The four antho sales and the reprint were solicited, meaning someone actually contacted me and asked for the story/rights. It’s easy to sell a story when someone has already decided to buy one from you. How did I do with the submission process?

Hell is for Short Story Writers

Last year I submitted 33 stories, and sold 1. This year I will have submitted 51 stories by the time the end of the year comes around, and I have 2 “maybes” to show for it—meaning two markets contacted me and said hey, we like this story, but we’re not sure yet, we’ll hit you up later.

That might seem like a grim statistic, but for me it’s pretty normal. Maybe some writers are more careful with their submissions, or simply better at choosing markets, or, of course, are better writers in general. For me, the most short stories I ever sold in one year is 4, which I accomplished twice, in 2002 and 2006. And in 2002 I submitted a whopping 107 stories in order to sell those 4.

What can I say, short stories is a tough market. I’m told that they’re coming up in the world, as the success of adapting stories into TV and even films is a-booming. And there does seem to be more markets paying a decent per-word rate for fiction. And submitting stories is pretty easy, these days; everyone takes them via submittable or email or similarly simple mechanism—it’s a long way from the days when I had to buy double postage and stuff envelopes. Man, those days sucked.

The Trouble with Tribbles

Of course, I wrote 14 new short stories this year; I manage at least 12 a year. Most aren’t that great, but there’s usually one I like well enough to submit, so I have a steady batch of stories cluttering my hard drive. So I don’t mind submitting. And submitting. And submitting. Because what else am I gonna do with these stories? Aside from give them away, of course.

What about y’all? Do you write/read short stories? Are you happy to pay for magazines/websites/anthos that publish them?

Skipping the Boring Parts

Your Novel about Intergalactic Reverse Vampires Whose Language is Comprised of Re-Enacting Old Star Trek Episodes Bores Me.

Your Novel about Intergalactic Reverse Vampires Whose Language is Comprised of Re-Enacting Old Star Trek Episodes Bores Me.

Elmore Leonard once famously included in his Ten Rules of Writing “Try to leave out the part that readers tend to skip.” The hard part for a writer, of course, is to figure out what those parts are. The first volume of In Search of Lost Time by Marcel Proust spends a lot of time noodling about remembering how a specific cake tastes and ruminating on things like sleeping habits—and if you haven’t read it, trust me when I say you spend the first few dozen pages or so wondering how in the world you got suckered into reading it. And then, IMHO, it clicks into place and you begin to really enjoy it, but there’s a bit of a hump to get over, and that hump could very easily look like he included a part that people skip.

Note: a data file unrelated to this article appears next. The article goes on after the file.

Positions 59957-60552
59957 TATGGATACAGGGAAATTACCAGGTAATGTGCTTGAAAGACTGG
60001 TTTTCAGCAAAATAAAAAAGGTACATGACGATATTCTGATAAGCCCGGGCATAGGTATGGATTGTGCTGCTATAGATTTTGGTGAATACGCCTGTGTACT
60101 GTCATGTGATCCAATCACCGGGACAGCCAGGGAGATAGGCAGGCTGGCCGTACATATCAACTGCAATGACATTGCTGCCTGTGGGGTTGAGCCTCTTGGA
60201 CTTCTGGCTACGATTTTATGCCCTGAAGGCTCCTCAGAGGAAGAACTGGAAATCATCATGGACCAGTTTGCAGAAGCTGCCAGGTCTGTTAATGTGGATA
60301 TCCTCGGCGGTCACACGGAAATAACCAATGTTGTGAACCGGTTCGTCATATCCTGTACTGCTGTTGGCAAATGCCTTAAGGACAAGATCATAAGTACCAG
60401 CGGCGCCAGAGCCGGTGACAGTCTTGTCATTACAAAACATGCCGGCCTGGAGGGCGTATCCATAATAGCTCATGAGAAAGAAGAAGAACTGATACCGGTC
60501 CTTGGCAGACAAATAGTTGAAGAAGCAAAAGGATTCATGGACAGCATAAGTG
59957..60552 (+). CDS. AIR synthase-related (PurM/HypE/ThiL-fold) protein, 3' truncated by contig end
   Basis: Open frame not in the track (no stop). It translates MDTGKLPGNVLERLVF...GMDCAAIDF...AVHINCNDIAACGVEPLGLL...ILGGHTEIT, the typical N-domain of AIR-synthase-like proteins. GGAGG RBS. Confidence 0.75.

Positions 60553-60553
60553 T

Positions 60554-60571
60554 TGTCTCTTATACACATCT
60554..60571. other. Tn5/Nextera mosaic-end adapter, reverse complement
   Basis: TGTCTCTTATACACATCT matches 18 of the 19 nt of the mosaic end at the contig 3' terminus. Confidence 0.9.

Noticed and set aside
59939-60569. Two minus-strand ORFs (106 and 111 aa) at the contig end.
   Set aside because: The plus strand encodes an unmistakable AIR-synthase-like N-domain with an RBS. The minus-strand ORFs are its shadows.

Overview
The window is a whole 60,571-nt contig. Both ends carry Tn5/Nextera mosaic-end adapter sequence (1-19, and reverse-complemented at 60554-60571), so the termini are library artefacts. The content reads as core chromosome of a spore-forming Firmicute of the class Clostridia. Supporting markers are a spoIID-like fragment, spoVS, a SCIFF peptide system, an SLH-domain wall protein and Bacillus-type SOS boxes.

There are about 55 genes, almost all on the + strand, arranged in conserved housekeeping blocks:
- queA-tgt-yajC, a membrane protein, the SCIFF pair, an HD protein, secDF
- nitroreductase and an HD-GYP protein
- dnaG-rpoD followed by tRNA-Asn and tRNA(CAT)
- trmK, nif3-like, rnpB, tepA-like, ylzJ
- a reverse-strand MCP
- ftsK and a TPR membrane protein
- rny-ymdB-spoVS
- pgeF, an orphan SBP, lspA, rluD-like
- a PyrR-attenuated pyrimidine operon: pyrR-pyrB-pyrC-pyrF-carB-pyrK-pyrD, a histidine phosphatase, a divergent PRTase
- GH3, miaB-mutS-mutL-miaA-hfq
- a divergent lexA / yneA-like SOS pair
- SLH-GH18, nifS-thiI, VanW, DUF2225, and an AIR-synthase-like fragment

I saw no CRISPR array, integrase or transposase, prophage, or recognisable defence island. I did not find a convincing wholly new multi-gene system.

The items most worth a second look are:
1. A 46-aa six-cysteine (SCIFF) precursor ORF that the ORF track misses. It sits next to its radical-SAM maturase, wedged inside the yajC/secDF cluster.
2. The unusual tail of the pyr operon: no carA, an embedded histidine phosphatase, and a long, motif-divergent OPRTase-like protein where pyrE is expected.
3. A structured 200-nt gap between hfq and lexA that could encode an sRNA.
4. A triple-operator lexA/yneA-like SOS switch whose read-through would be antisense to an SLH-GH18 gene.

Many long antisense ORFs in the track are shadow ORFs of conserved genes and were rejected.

And, certainly, many thousands of people have indeed skipped reading Proust, much to their delight and relief. And loss.

One common question I get when talking to writers at conferences and events and occasionally when I come home to find them hiding in my closet with a roll of duct tape and a bottle of chloroform is “does every scene and line need to be dramatic?” In other words, how do you tell a story that feels real if you don’t offer up the sort of mundane details that Leonard seems to be advising you to skip? You can’t tell a story that is 100% people fighting, saying witty things, and blowing things up. Or, sure, you can, but it would just be … well … kind of awesome, actually. But! Not really a story. So how do you write about characters who feel real without including some of the boring bits that we all deal with?

The answer’s surprisingly simple in concept, although complex in execution: You’re not supposed to skip the boring parts, you’re supposed to find a way to make the boring parts not boring.